February 25, 2013

A Cacophony of Sound Healing. ~ Natascha Fischer

Photo: Elena Ray

It was a considered choice, where I placed my yoga mat—this was a sound healing class and my first.

Choose your place and your position to best peacefully absorb the sound vibrations, is the cue I’m getting from the others.

So, for a class in which sensitivity to my environs was of more importance than with a sweaty asana practise, no random mat placement for me. My spot of choice was at the further end of the room, closest to the glass doors which opened onto the regular gorgeous Balinese background—this time the view was of pond, koi and a plethora of tropical plants.

A soft breeze drifting in and nothing between me and the soothing hand of nature, one of the joys of beautiful studios with glass walls, open doors and type A personality mat placement.

A blanket rolled under my knees and a pose of organised collapse aka savasana had me all ready for my first foray into this realm.

I have expectations.

Close to my head were two types of bowls: cloud coloured crystal singing bowls and handmade metal Japanese singing bowls (Zanmaikin), each with their own soft spoken, uber-polite, gentle sound technician waiting to ply their art.

My breathing slows. Ready. Bring it on.

Whoosh…the first sound washes over me, and I not just hear but feel the vibrations rippling in my body and I sneak a peek—the modest soft sound woman has transformed into a diva; crystal bowl lifted on her palm and a strength and conviction to her that thrills me—the power of sound has started.

I open my pores and close my eyes.

Dudududududddd…the sound of a jack hammer barges its way into the room. Blimey—that ain’t no healing sound.

Initially, I try to mentally make the noise go away, wishing it to stop so I can continue to enjoy what is being promised—after all, positive thinking might work (it didn’t).

I then want to giggle at the ludicrous situation: try as I might I can’t reconcile the concept of sound healing with jackhammers. And I get angry, my much anticipated enjoyment has in one clamorous swoop crumbled to the floor—who can I blame? Should I complain?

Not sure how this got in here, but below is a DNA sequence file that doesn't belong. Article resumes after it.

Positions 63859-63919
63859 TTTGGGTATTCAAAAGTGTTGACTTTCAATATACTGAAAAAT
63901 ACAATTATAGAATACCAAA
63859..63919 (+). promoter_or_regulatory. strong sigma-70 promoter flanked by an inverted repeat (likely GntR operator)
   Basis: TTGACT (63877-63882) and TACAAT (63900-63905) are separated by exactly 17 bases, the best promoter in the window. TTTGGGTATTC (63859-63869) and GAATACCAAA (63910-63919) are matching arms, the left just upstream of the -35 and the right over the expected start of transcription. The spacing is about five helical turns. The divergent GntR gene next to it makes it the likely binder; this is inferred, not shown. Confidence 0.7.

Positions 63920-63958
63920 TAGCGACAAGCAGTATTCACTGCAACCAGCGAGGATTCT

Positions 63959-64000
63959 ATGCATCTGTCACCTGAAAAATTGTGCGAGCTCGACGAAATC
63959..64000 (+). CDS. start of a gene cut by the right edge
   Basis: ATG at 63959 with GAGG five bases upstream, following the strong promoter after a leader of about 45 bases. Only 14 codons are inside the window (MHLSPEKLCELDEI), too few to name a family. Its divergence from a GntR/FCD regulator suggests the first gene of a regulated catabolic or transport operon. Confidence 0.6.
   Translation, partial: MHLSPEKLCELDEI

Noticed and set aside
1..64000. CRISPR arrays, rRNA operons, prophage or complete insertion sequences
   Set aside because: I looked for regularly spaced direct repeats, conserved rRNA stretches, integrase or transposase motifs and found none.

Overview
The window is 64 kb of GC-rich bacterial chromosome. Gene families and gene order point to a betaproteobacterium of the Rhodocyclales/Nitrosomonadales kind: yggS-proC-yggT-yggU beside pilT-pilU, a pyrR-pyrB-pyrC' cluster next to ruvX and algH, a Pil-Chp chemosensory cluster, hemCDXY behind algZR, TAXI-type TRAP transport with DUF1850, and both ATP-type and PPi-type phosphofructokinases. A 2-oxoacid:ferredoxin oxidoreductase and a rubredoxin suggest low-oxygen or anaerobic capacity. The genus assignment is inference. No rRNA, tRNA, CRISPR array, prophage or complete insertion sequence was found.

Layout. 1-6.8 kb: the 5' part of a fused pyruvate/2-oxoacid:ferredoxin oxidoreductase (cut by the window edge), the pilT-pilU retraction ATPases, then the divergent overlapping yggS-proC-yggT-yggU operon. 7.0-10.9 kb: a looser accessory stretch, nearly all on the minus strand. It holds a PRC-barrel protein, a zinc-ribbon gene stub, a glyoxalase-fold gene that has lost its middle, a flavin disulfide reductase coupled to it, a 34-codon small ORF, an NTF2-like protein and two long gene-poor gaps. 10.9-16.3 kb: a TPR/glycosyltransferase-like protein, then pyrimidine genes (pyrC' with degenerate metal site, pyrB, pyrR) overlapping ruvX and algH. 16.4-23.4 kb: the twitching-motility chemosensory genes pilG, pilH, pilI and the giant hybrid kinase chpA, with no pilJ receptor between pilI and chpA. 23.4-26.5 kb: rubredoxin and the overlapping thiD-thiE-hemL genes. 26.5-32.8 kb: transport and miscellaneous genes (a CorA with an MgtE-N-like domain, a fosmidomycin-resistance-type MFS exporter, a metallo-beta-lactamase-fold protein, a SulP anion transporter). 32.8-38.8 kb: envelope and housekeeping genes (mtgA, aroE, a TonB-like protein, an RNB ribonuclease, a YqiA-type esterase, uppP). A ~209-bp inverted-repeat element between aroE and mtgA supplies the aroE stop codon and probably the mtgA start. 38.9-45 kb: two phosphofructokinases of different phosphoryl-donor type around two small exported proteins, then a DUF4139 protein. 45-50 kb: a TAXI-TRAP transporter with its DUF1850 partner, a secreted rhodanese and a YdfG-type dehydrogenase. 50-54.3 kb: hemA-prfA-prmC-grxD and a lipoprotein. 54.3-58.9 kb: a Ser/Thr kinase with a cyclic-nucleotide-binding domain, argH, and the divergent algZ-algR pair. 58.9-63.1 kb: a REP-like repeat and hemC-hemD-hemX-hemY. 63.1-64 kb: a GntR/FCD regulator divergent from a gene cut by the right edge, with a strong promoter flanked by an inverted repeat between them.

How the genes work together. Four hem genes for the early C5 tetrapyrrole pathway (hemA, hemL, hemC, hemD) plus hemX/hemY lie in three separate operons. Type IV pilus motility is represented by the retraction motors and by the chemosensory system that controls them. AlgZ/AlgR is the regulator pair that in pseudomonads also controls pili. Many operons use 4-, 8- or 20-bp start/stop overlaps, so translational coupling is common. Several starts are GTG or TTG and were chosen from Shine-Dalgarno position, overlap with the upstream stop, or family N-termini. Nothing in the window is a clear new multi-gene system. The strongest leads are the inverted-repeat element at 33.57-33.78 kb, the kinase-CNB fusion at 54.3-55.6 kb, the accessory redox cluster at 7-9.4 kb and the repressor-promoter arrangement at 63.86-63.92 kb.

But this is Bali, which presently translates into a building boom. No matter where one goes, concrete, villas and bungalows are going up and rice fields are disappearing—only development to blame here.

Now, suddenly I wish I had set up camp on the other side of the room, as my much coveted open doors have been closed and glass walls don’t offer much separation from the nasty sound. I rue my choice, wondering if I should move, stay or leave, only to have an angle grinder open up (verbatim: not inserted for literary dramatic purposes) and scream its way into our vulnerable space of supposed healing, this time from the other side.

Although, I guess it’s irrelevant where one is in the room: a cacophony of sound it is, with no hint of abating.

Sound healing, Indonesian style.

I feel sorry for our sound magicians, such a beautiful gift they offer, only to be sullied by the gross sounds of modern reality. But they do not hesitate and their absorption with their art is more determined and even infectious, so I settle down to see if I can replicate their meditative focus.

How does one describe sound of that quality: crystal, hand tempered metal, bamboo flute? The beauty is so exquisite that I just want to immerse myself deeper into this river of sound, to flood myself with the tremors of its purity—I float, plunge, fly, pulsate and swirl with the waves of the sound.

And then come crashing back to the jackhammer and a bit of angle grinder to spice up the mix.